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On top of minimizing pollution linked to transportation, encouraging local producers and preserving the taste and nutritional value of our fruits and vegetables, eating local and in season allows us to enjoy each month in a new way. Contrary to what we may think, a great variety of vegetables grow in Quebec in winter and it’s possible to eat a variety of foods all year long. Despite this, we often find the same classics on our plates: potatoes, carrots, turnips, green cabbage… January has so much more to offer! To change up your winter menu, we revisit three delicious seasonal vegetables that deserve a seat at your table!
Celery root is an amazing root vegetable that appears in our grocery stores between late August and late March. Its unusual appearance puts many people off! The strange looks I often get at the supermarket when I add this bizarre vegetable to my basket always make me smile, because, even though it doesn’t look good, this vegetable tastes great and deserves appreciation.
Even if the most popular recipe is the famous Celery Root Remoulade, the ways to prepare this root vegetable do not stop there! It can be ground in a blender to make “rice” (like cauliflower), spiralled to be eaten cooked and topped with a sauce like pasta, in risotto, braised in the oven, raw with a dip, mashed with or without potatoes, in a gratin… In other words, this vegetable is as versatile as a potato!
• Celery root can be stored up to 3 weeks outside the fridge, in a cool, dry place.
• In the fridge: Once cut, it is best to sprinkle with lemon juice to prevent oxidation. It will keep for about 1 week in the crisper drawer, well wrapped in a damp cloth.
• In the freezer: it can be blanched and frozen, for longer preservation.
Celery root should be peeled before eating. Freeze these peels (after washing) in a freezer bag and add them to your next homemade broth as a substitute for celery: you’ll get the same great taste!
Red cabbage is available from the end of July to the end of April in Quebec, but is particularly interesting to prepare in winter when brightly coloured fruits and vegetables are scarce. Its pretty purplish colour gives a vitamin-rich look to any salad, hot or cold. I add it to my celery root remoulade to give it a kick! Try it sliced in your sandwiches, fish tacos or spring rolls as a great substitute for lettuce. It can also be eaten cooked, braised in the oven, for example.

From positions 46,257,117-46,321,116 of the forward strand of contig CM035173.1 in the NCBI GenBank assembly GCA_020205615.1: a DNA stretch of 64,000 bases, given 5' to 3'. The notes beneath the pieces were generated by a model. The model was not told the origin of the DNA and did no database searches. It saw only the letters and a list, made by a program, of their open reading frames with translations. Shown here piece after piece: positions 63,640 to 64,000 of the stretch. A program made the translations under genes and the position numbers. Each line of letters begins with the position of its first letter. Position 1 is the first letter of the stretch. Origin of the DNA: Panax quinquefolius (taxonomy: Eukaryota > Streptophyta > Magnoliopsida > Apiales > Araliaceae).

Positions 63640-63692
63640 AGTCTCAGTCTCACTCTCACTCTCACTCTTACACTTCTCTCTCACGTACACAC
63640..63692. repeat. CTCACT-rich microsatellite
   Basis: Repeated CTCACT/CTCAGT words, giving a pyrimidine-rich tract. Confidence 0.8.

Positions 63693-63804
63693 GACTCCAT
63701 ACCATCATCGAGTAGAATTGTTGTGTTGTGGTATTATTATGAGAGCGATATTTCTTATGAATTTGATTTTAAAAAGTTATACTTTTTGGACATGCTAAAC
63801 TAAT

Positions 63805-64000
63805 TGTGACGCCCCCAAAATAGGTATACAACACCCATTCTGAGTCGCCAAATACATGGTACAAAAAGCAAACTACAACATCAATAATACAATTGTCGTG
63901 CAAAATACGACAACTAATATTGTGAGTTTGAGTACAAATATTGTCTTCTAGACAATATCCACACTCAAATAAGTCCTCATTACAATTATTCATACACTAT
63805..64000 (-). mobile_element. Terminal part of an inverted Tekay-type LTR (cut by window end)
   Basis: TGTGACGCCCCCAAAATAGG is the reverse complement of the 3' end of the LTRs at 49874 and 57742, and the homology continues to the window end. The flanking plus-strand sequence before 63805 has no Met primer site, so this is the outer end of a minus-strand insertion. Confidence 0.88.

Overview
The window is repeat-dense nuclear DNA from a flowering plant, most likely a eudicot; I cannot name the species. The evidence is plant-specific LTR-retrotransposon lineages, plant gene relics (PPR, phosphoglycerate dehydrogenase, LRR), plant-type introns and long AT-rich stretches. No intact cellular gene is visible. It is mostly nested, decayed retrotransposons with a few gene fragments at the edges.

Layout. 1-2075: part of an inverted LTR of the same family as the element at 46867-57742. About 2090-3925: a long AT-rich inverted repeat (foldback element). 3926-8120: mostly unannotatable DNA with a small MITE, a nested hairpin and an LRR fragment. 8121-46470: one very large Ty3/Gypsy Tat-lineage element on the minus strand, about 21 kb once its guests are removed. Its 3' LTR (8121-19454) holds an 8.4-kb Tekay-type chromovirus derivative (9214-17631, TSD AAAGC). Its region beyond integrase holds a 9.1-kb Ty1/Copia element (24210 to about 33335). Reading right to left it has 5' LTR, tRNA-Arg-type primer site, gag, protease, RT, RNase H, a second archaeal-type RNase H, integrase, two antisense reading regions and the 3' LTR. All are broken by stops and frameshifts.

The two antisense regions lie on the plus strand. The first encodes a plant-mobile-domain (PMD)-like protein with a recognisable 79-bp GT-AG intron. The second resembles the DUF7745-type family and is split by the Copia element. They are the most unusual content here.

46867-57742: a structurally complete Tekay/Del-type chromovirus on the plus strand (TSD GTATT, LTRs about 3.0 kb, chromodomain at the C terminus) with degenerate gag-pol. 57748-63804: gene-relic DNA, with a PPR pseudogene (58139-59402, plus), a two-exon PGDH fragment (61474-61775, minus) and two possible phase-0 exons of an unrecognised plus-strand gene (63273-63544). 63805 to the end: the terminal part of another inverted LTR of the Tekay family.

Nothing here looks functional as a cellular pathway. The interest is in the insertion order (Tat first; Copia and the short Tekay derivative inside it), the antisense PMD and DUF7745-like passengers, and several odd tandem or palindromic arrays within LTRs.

• In the fridge: Red cabbage can be stored for several weeks in the fridge crisper.
• In the freezer: If the size of the red cabbage is what’s stopping you, you should know that it’s possible to freeze part of it, after slicing and blanching.
To keep it longer, it’s better to remove the leaves rather than slice it: this will better protect it from oxidation. This tip applies to all types of cabbage!
The endive is a key winter vegetable in Europe, but is much less popular on this side of the Atlantic. Yet, it offers a crunchy and fresh taste that is much appreciated during the winter season. If you’ve ever come across it, chances are it was served as an appetizer, as the leaves form perfect little trays that can be filled and offered as appetizers. But there’s no need to prepare fancy canapés to enjoy the sweet bitterness of endive: serve it raw, drizzled with olive oil, balsamic vinegar and add salt and pepper to taste… a pure delight! It will also be a perfect addition to your winter salads. Cooked, we love it in a gratin (chicory gratin with ham is a classic), in soup or braised.
• After buying, we prefer to eat them raw in salads, while they’re at their freshest. After several days, the bitterness is more pronounced and they are better suited to cooking. In fact, endives become more bitter when exposed to light and water, so it is preferable to keep them cool and away from light and to rinse them quickly, just before eating them*.
• Cooking: it is also preferable to steam them rather than boil them.
• In the fridge: Generally sold in bags, endives can be stored as is in the fridge, or wrapped in paper towels in the crisper, for about a week.
• In the freezer: endives can be blanched and then frozen.
* If you find your endives too bitter, remove the core (the most bitter part) before cooking and add a touch of maple syrup to the recipe.
January means the return of the vacations… and a return to routine. What better way to beat the boredom and start the year off right than by whipping up some of your classic recipes using these three great finds? The Internet is full of recipe ideas to include these vegetables on the menu: you’re just one click away from the best stew you’ve ever had!
A non-exhaustive list of January stars!
• White turnips
• Savoy cabbages
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